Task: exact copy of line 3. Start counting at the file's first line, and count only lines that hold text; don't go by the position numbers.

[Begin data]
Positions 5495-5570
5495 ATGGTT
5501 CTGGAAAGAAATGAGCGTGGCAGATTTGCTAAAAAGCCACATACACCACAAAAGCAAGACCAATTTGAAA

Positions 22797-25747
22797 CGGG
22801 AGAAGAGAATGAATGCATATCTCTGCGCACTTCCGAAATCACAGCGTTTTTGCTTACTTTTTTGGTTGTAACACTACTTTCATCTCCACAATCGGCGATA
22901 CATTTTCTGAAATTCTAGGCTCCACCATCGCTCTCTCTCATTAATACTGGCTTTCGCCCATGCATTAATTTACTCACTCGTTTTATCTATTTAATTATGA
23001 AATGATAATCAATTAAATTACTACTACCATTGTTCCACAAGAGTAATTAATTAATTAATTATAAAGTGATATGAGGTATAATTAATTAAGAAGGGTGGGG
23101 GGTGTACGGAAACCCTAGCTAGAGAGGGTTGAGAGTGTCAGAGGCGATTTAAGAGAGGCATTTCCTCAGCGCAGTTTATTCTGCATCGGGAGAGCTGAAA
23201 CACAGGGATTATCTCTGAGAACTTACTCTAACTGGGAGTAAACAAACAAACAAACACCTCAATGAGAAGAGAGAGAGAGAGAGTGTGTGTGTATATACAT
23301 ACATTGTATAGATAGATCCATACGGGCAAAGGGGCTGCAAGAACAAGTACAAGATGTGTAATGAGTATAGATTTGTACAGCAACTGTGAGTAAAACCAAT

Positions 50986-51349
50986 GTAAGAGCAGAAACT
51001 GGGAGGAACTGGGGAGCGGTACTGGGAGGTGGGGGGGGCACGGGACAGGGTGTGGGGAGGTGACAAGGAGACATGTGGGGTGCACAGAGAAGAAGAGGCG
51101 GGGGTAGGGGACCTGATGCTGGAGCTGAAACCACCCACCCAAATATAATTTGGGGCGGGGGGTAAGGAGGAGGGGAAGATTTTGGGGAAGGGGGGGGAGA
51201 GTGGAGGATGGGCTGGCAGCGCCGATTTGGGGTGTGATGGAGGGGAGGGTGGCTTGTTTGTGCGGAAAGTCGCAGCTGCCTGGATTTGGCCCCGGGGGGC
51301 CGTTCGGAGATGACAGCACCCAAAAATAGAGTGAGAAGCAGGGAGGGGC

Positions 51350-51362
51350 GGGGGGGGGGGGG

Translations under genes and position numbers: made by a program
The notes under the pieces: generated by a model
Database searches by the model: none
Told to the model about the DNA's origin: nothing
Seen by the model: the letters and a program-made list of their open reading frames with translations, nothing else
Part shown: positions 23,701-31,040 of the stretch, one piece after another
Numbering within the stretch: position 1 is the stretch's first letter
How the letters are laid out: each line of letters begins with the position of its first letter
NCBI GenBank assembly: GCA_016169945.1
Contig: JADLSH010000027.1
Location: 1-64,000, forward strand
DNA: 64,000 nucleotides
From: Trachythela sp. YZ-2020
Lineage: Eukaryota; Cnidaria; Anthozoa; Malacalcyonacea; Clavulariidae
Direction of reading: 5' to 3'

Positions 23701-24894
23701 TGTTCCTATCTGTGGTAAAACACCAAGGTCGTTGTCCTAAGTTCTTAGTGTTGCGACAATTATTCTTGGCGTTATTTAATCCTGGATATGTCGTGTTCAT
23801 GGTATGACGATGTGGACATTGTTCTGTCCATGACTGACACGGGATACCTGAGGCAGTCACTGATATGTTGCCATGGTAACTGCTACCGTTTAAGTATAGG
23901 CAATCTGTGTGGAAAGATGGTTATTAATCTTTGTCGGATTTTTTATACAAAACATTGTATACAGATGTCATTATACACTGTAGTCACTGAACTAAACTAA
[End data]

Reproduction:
5501 CTGGAAAGAAATGAGCGTGGCAGATTTGCTAAAAAGCCACATACACCACAAAAGCAAGACCAATTTGAAA